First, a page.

Conservation status of the endangered Scaly-sided Merganser Mergus squamatus on the Korean Peninsula

Nial Moores, Diana V. Solovyeva, Baek Seung-Kwang, Lee Su-Young, Sergey L. Vartanyan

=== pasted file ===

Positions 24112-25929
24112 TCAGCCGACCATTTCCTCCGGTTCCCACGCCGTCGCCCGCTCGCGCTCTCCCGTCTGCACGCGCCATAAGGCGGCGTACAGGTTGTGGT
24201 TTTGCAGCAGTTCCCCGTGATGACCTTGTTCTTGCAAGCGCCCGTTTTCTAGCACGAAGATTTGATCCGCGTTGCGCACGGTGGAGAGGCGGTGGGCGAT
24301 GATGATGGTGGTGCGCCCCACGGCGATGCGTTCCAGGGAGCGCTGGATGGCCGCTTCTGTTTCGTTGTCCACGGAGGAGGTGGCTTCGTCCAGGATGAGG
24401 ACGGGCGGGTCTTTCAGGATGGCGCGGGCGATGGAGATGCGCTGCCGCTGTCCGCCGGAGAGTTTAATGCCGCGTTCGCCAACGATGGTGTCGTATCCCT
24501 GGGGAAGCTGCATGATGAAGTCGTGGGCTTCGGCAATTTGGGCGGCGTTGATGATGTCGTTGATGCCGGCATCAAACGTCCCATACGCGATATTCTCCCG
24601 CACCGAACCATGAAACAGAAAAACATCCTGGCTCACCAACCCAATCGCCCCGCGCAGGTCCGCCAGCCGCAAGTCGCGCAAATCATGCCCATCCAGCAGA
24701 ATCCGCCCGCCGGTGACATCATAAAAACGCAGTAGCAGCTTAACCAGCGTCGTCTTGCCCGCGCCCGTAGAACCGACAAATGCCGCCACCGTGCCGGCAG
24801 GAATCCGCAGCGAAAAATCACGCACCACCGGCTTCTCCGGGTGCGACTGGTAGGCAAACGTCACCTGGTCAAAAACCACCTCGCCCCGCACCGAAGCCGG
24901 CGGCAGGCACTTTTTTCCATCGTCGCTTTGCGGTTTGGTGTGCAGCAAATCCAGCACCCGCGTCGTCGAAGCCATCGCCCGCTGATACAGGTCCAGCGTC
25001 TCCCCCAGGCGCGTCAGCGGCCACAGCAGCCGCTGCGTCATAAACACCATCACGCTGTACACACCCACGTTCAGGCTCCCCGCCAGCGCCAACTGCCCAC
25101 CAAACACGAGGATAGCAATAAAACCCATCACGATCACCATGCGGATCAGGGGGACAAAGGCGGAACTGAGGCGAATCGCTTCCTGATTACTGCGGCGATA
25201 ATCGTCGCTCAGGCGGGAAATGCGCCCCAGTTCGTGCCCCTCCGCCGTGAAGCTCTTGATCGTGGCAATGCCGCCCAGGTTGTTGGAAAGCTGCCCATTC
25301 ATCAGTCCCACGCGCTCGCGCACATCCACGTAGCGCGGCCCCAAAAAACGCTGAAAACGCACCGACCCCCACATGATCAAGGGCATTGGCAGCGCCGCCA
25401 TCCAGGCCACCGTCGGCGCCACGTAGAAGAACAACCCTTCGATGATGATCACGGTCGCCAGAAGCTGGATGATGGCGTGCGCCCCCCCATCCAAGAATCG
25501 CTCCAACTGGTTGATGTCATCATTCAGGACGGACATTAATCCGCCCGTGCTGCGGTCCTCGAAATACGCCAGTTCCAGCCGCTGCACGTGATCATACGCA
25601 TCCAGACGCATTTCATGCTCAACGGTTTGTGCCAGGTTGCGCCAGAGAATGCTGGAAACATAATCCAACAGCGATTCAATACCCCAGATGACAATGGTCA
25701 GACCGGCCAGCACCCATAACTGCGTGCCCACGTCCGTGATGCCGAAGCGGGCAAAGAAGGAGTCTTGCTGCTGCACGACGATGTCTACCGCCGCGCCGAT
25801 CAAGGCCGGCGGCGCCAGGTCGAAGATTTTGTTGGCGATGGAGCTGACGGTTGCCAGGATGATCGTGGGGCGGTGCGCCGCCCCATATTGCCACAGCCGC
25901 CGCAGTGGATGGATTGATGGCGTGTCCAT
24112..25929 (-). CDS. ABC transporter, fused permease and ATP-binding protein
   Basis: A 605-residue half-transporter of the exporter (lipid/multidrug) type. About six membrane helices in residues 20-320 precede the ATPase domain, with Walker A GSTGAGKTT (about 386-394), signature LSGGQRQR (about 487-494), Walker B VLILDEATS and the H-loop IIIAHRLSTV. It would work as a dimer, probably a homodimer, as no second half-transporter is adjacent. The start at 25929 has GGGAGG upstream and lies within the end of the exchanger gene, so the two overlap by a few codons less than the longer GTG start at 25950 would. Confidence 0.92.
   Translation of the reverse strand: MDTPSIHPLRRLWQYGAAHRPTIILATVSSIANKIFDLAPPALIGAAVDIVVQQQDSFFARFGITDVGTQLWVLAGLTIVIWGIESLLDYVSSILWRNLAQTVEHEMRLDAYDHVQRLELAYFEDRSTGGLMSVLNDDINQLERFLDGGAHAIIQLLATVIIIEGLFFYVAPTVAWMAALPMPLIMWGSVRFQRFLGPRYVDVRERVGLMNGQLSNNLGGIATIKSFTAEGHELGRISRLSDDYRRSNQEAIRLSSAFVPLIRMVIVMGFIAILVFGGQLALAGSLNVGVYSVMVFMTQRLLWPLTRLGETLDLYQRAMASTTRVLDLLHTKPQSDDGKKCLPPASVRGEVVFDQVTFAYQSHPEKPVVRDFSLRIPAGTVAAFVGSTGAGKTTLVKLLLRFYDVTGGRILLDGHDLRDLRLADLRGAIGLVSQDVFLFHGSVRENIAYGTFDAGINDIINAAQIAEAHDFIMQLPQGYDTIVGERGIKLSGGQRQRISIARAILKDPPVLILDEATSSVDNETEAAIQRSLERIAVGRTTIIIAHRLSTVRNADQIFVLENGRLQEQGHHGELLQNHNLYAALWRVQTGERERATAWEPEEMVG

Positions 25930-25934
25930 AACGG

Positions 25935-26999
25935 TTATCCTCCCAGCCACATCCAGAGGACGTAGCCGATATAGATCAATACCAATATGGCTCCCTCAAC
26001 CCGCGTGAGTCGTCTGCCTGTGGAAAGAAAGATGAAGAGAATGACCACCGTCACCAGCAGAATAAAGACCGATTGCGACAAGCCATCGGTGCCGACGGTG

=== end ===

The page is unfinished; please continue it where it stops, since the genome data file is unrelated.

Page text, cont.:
The Scaly-sided Merganser Mergus squamatus is assessed as an Endangered migratory species globally. Effectively restricted for most of the year to rivers in eastern and northeast Asia, the global population in the wild is estimated at 3,600–4,800 individuals. This century has seen a substantial increase in research and conservation effort in the riverine forests of far eastern Russia and northeastern China, where the species is known to breed, and in eastern China where coordinated surveys have found a large proportion of the global population wintering. Data from geolocating loggers and ground observations confirms that a substantial, though still unknown, number of Scaly-sided Merganser pass through the Korean Peninsula during southward and northward migration. In the Republic of Korea (RO Korea), surveys during southward migration found 144–198 individuals along the Imjin River in 2021, and a total of 215 during one-day surveys of three rivers in November 2022. Based on national winter surveys between 2012 and 2022, probably 5% or more of the population also overwinters in the RO Korea. Status in the Democratic People’s Republic of Korea (DPR Korea) remains less clear. The species is assessed in the RO Korea as Endangered nationally and in the DPR Korea as Threatened. Yet there are no sites on the Korean Peninsula being managed for the conservation of Scaly-sided Mergansers, and every river known to be important for the species is being negatively affected by infrastructural development or disturbance.

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